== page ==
The biggest mistake I made as a security awareness content designer was teaching people definitions that aren’t any practical use to them.

Does our security awareness training really need definitions for terms such as…?

  • Viruses
  • Worms
  • Trojans
  • Ransomware

These terms are important – to IT Professionals – but probably not to the average employee.

And, yes, they do need to understand the impacts from all types of malware, and that the organization needs to do all they can to avoid it.

But, how will forcing employees to memorize these definitions help them to make better decisions on the front line?

Security awareness paradox

Photo by CHUTTERSNAP on Unsplash

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“The challenges were so quick I was able to do them in the time it took me to sip an espresso.” – IT Security Manager

We can’t afford to waste employees’ time memorizing useless definitions, while adding to their stress and frustration at the only time we have their full attention?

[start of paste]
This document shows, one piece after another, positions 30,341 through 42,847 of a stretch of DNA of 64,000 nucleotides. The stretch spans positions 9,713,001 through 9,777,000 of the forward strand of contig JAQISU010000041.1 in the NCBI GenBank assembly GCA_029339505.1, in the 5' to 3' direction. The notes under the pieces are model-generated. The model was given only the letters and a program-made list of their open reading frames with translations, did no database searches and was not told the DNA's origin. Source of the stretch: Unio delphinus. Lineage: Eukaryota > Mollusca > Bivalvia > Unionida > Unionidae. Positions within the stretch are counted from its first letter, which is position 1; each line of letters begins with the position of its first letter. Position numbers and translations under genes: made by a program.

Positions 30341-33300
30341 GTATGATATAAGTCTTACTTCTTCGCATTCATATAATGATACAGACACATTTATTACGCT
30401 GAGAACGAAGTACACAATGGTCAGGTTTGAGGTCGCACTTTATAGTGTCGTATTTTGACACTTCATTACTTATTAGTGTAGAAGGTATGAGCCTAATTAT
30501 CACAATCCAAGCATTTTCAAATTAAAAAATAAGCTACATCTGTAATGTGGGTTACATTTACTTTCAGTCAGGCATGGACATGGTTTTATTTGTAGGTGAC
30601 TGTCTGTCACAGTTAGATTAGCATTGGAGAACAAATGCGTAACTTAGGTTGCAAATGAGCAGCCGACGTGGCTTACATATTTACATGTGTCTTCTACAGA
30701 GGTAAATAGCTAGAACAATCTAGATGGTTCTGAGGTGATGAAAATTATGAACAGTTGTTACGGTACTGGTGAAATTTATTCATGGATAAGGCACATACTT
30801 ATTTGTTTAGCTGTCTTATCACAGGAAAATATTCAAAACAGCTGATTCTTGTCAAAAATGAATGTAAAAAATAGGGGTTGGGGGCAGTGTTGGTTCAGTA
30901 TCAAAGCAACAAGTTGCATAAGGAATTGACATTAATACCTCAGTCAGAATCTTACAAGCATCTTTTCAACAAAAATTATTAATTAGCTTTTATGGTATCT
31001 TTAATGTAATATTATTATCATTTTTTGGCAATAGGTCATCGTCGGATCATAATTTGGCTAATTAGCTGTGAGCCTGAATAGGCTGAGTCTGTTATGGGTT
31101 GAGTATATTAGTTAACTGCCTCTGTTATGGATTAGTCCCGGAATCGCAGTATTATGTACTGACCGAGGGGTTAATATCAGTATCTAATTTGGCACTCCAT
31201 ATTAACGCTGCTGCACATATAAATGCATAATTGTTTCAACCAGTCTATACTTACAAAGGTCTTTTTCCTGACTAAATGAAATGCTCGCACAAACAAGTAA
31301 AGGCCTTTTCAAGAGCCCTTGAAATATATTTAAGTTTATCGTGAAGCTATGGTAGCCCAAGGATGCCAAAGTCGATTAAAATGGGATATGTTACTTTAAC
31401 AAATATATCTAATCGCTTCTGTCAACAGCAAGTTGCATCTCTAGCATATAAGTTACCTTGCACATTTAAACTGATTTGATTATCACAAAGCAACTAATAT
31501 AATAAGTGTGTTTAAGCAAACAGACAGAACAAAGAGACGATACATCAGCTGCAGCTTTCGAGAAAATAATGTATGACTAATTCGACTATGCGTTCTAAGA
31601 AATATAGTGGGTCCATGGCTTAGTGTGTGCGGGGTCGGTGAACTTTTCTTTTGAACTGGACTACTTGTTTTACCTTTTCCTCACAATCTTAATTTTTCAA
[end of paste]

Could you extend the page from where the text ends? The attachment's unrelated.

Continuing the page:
We should focus on the impacts and importance of threats, and then providing tips that can be easily digested, remembered and used at the right times.


Scott Wright is CEO of Click Armor, the gamified simulation platform that helps businesses avoid breaches by engaging employees to improve their proficiency in making decisions for cyber security risk and corporate compliance. He has over 20 years of cyber security coaching experience and was creator of the Honey Stick Project for Smartphones as a demonstration in measuring human vulnerabilities.